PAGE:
FridaWrites said...

I hope you leave the post up; I think things will settle quickly. Having a post get so much attention in that way would be pretty stressful. The original situation was difficult enough.

Please don't worry about pleasing every person all of the time (whether with writing or speaking). Person 1 may want X, while Person 2 may want the opposite of X.

Though I didn't comment when you first made the post, it was one that had me calling my husband to put down the laundry basket "right now" to read it. What happened was awful and scary. I'd have been worried about getting tasered or even being arrested for protesting, and that the luggage would be carted off.

Kate said...

Well said, and I hope you leave it up, because it was one of the most meaningful things I'd read in a long time.

Shan said...

Oh dear, I was gone for a couple of days and now I'm disappointed to find you took the post down! I like me a good firestorm.

To Peter, I respectfully disagree about the corporate backing implicit in the fact of this guy's employment. It is actually possible that in every other respect, he behaves perfectly appropriately. Maybe he got high-90's on all his exams, is courteous and respectful to everybody, shows up to his shifts on time and is scrupulously honest. It could be that this was the first time the disabled-dude-attending-his-own-luggage thing has ever come up.

And of course, it's quite likely that if it HAS happened before, nobody in charge has ever found out about it.

Anonymous said...

Thank you for this post, the comments about IQ and the "R" word comments really upset me. I knew there was no point in replying because they wouldn't care.

CAM

Anonymous said...

I'm on the cusp of the disabled world - rapidly worsening health issues are decreasing my mobility and limiting my ability to care for myself and my son. Today was an awful day; a major asthma attack last night left me too exhausted to get off the couch today. But one of the scariest things for me is the fear of losing the physical freedom to travel, to see the world, to experience new things. We ALL need to read about experiences like yours in the airport, to educate not only ourselves, about our rights, but so that the fully mobile world can glimpse, and perhaps begin to understand, the perspective of the less able.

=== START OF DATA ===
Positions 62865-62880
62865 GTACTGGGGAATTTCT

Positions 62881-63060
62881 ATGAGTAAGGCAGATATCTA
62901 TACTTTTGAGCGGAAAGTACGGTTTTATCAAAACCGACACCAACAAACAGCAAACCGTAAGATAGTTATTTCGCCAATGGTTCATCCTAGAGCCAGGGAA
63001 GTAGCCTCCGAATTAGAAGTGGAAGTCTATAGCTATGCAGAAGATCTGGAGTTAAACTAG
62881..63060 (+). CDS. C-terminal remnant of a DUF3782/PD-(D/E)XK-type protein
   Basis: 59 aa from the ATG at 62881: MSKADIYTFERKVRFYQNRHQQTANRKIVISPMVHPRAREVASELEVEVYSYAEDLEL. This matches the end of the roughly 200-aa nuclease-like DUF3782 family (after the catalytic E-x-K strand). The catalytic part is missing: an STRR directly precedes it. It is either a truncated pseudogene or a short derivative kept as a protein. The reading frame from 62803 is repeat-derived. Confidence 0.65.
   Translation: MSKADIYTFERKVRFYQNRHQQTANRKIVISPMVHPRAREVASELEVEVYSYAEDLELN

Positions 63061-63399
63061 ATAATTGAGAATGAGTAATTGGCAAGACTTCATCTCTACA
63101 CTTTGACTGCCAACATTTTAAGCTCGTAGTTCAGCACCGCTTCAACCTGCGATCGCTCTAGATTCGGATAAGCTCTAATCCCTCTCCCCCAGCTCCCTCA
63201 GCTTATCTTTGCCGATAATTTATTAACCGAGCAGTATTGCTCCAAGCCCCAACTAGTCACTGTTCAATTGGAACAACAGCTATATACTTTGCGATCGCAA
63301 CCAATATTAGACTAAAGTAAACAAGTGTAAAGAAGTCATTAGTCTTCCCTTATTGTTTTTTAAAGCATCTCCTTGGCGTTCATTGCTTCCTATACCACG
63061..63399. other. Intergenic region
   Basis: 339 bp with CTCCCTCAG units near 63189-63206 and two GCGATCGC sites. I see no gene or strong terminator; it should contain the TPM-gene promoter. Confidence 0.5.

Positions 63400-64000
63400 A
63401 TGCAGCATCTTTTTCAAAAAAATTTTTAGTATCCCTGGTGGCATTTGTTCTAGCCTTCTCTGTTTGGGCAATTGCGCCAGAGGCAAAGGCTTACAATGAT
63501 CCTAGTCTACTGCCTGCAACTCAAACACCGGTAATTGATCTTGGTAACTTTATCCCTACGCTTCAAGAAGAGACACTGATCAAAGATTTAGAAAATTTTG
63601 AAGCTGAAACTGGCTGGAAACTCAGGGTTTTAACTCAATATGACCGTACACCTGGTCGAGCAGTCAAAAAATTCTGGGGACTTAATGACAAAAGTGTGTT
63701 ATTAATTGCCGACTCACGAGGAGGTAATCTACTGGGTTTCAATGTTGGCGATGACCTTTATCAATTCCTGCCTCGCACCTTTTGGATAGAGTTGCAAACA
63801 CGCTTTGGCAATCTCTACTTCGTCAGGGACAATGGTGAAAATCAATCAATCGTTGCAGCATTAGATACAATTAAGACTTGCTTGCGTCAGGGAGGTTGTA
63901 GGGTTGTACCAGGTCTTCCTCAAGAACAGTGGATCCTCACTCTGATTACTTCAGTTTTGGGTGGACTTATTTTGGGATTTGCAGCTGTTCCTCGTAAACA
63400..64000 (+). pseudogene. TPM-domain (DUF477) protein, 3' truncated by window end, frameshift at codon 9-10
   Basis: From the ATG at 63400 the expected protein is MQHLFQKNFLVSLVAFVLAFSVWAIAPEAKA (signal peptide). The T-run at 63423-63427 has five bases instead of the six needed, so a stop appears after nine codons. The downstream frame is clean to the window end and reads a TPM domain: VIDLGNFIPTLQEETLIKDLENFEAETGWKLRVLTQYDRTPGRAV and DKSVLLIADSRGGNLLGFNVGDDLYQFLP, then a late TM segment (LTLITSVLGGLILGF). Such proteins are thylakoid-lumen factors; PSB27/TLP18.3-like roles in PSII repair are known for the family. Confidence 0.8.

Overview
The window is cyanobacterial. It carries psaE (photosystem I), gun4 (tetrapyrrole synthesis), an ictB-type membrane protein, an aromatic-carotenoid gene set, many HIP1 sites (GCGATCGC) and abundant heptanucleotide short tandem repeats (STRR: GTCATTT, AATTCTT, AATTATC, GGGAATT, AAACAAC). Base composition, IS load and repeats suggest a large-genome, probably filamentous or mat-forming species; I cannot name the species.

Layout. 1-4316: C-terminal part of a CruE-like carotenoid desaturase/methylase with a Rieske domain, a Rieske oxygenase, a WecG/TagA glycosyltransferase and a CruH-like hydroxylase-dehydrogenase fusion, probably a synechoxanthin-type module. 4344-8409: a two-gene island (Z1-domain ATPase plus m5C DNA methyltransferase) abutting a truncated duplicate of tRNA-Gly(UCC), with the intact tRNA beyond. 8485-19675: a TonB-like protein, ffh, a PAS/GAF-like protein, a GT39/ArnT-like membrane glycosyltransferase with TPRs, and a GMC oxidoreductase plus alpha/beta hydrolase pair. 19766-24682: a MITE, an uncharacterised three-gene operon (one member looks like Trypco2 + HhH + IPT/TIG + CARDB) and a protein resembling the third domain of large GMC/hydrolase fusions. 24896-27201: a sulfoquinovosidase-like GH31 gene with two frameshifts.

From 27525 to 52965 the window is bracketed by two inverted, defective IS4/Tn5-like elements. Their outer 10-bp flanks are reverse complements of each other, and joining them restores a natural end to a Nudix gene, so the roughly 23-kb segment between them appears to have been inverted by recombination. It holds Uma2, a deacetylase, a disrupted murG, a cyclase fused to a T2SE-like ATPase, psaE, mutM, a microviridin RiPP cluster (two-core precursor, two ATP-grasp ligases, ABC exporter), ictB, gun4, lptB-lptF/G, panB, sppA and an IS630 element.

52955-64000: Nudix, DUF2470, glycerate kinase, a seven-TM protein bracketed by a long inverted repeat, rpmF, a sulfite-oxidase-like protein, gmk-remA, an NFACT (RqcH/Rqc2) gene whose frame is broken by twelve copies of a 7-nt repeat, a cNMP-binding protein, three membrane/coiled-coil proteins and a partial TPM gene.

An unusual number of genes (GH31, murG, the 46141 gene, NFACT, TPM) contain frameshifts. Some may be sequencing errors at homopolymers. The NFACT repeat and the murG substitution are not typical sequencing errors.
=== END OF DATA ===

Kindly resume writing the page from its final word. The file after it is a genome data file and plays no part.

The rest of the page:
mrsveteran said...

Thank you for posting the airport entry, and thank you for posting THIS entry.

FWIW, I've had the experience of a personal blog suddenly being noticed on a larger scale (a long time ago), and I sympathize with you about what happened here. It sucks in a lot of ways. I just wanted to say I hope you won't let it discourage you too much and I hope you leave the post up.

This kind of thing mostly does blow over eventually, and I ... well, crap, I just feel like almost anything I say will sound dismissive, so maybe I'll just leave it at that.

I found your blog due to the airport post, though, and I have read several other entries. There are a lot of people who understood what you wrote. It's just that the trolls and those with their own agendas can be a lot louder.

I know you don't need my approval, but you are doing a good thing here.

Thank you again.

Beth said...

One point: You use the term "moronic" in your post. That's virtually the same thing as saying "retarded". "Moron" used to be a classification for intellectual disability. Just because "profoundly retarded" replaced it as a medical term, doesn't mean it's okay to use it in casual speech. At least it isn't okay if you're opposed to using "retarded".

Ettina said...

Beth, a correction:
'Moron' wasn't replaced by profoundly retarded, but by mildly retarded.
'Morons' were the high functioning ones, 'idiots' were the low functioning ones, and 'imbeciles' were in between.
This was around the 1930's. Around the late 1800s, 'idiot' and 'imbecile' could be used for any functioning level, with usage differing from person to person. That's why John Langdon Down called savants 'idiot savants' even though in the 1930s they'd mostly be called imbeciles.